How to Conduct a Research Interview

A Brief Introduction to the Research Method

Two people speak during an in-depth interview. In-depth interviews are common and useful research methods within sociology.
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Interviewing is a method of qualitative research in which the researcher asks open-ended questions orally and records the respondent’s answers, sometimes by hand, but more commonly with a digital audio recording device. This research method is useful for collecting data that reveal the values, perspectives, experiences and world views of the population under study, and is often paired with other research methods including survey research, focus groups, and ethnographic observation.

Typically interviews are conducted face-to-face, but they can also be done via telephone or video chat.

Overview

Interviews, or in-depth interviews, are different from survey interviews in that they are less structured. In survey interviews, the questionnaires are rigidly structured – the questions must all be asked in the same order, the same way, and only the pre-defined answer choices can be given. In-depth qualitative interviews, on the other hand, are flexible and continuous.

In an in-depth interview, the interviewer has a general plan of inquiry, and may also have a specific set of questions or topics to discuss, but this is not always necessary, nor is asking them in a particular order. The interviewer must, however, be fully familiar with the subject, potential questions, and plan so that things proceed smoothly and naturally. Ideally, the respondent does most of the talking while the interviewer listens, takes notes, and guides the conversation in the direction it needs to go.

In such a scenario, the respondent’s answers to the initial questions that should shape the subsequent questions. The interviewer needs to be able to listen, think, and talk almost simultaneously.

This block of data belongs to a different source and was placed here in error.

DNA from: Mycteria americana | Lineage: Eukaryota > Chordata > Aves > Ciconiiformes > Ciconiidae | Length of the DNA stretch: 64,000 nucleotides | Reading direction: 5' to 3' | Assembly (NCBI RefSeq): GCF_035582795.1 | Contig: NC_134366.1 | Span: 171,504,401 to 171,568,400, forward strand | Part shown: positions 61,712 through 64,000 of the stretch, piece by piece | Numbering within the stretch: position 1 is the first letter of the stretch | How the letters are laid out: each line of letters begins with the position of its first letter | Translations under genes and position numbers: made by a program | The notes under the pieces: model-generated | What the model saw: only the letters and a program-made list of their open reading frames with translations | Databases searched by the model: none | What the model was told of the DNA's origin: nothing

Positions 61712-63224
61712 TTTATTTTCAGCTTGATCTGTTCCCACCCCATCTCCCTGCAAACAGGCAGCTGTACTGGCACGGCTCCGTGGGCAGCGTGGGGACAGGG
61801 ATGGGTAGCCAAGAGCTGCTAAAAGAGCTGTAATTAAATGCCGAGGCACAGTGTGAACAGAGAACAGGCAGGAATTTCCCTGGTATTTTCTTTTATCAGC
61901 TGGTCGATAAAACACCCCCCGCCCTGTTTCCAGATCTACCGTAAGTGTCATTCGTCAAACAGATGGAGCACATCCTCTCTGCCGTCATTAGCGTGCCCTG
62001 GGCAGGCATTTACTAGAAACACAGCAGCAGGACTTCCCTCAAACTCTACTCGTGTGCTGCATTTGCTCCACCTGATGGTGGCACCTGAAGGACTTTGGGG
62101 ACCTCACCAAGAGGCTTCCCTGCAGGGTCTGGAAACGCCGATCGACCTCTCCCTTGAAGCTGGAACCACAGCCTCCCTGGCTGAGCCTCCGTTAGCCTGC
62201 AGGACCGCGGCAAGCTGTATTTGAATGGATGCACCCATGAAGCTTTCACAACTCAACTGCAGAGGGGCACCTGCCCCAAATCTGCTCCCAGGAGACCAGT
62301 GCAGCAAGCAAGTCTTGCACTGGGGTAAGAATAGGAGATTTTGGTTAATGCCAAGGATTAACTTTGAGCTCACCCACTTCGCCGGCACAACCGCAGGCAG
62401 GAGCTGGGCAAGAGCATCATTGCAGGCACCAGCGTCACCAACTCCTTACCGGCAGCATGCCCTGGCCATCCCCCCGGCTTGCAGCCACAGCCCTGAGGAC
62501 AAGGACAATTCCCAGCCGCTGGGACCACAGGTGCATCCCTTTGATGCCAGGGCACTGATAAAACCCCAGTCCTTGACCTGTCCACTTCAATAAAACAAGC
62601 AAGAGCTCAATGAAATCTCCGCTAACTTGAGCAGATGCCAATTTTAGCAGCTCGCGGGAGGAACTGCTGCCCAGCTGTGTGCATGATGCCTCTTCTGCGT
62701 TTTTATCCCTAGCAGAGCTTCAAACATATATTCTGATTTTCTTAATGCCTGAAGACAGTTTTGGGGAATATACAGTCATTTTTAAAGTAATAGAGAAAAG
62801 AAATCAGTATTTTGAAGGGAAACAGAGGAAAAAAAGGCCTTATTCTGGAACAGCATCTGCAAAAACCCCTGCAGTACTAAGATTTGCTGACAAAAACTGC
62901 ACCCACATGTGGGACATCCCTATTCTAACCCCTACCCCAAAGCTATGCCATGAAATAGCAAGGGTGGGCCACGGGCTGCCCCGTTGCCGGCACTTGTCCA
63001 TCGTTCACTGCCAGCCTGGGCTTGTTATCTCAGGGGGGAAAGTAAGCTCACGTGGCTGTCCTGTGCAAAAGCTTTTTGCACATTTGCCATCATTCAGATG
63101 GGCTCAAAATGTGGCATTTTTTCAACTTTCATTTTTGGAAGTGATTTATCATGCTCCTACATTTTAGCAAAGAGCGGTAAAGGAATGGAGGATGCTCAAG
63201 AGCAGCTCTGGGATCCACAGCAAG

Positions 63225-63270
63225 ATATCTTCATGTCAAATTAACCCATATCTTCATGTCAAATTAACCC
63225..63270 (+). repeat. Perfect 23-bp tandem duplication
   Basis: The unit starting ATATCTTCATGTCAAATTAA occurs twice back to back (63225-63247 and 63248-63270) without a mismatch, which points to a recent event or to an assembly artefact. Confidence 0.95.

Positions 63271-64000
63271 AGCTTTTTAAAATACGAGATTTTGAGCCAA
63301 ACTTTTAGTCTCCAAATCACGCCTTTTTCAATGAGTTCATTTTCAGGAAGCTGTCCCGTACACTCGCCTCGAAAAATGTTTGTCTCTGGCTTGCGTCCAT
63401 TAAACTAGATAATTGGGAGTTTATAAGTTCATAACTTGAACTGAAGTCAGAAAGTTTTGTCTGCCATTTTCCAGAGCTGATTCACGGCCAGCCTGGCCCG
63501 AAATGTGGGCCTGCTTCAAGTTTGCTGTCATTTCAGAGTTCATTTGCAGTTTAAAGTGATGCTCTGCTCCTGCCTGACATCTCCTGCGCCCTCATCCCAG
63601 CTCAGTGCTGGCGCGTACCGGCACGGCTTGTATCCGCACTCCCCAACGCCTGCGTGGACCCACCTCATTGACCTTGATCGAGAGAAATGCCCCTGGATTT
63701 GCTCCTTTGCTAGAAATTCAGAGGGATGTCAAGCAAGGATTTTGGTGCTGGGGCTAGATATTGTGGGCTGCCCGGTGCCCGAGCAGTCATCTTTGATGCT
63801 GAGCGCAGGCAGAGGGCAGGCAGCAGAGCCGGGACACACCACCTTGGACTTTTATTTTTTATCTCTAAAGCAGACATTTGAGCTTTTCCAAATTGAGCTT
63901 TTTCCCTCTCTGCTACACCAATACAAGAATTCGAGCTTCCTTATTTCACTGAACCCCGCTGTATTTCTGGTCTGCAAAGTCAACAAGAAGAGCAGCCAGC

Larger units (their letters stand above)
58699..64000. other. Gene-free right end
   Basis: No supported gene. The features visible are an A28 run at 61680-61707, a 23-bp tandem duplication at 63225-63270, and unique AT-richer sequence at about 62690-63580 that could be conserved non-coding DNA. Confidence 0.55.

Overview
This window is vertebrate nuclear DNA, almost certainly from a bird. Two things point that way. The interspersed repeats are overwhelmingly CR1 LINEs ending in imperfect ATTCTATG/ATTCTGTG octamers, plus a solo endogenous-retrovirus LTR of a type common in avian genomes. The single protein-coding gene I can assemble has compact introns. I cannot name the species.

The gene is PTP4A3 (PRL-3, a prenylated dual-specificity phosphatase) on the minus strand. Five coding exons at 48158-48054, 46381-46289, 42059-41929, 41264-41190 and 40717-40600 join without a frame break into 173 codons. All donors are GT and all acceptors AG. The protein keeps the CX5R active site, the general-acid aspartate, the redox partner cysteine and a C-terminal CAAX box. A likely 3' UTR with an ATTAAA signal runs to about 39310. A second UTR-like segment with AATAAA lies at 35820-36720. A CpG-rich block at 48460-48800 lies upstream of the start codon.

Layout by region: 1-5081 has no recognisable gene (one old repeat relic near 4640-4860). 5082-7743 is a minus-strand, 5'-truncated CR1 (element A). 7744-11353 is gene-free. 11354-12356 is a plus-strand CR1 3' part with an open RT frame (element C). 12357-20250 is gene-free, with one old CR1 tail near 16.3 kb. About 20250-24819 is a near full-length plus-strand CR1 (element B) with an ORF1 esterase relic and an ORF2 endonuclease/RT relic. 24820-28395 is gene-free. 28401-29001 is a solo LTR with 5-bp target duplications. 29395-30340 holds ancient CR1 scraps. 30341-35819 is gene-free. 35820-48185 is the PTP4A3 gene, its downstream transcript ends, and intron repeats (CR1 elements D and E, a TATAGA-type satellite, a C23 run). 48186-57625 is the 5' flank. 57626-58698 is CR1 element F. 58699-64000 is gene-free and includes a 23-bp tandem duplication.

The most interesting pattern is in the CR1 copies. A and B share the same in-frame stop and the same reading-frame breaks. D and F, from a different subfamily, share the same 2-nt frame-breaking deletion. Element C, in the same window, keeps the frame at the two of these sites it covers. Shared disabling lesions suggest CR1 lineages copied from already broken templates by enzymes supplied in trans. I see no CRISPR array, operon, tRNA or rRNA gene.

Now, let's review the steps of preparing for and conducting in-depth interviews, and for using the data.

Steps of the Interviewing Process

1. First, it's necessary that the researcher decide on the purpose of the interviews and the topics that should be discussed in order to meet that purpose. Are you interested in a population's experience of a life event, set of circumstances, a place, or their relationships with other people? Are you interested in their identity and how their social surroundings and experiences influence it? It's the researcher's job to identify which questions to ask and topics to bring up to elucidate data that will address the research question.

2. Next, the researcher must plan the interview process. How many people must you interview? What variety of demographic characteristics should they have? Where will you find your participants and how will you recruit them? Where will interviews take place and who will do the interviewing? Are there any ethical considerations that must be accounted for? A researcher must answers these questions and others before conducting interviews.

3. Now you're ready to conduct your interviews. Meet with your participants and/or assign other researchers to conduct interviews, and work your way through the entire population of research participants.

4. Once you've collected your interview data you must turn it into usable data by transcribing it--creating a written text of the conversations that composed the interview. Some find this to be an oppressive and time-consuming task. Efficiency can be achieved with voice-recognition software, or by hiring a transcription service. However, many researchers find the process of transcription a useful way to become intimately familiar with the data, and may even begin to see patterns within it during this stage.

5. Interview data can be analyzed after it has been transcribed. With in-depth interviews, analysis takes the form of reading through the transcripts to code them for patterns and themes that provide a response to the research question. Sometimes unexpected findings occur, and should not be discounted though they may not relate to the initial research question.

6. Next, depending on the research question and type of answer sought, a researcher may wish to verify the reliability and validity of the information gathered by checking the data against other sources.

7. Finally, no research is complete until it is reported, whether written, orally presented, or published through other forms of media.

Updated by Nicki Lisa Cole, Ph.D.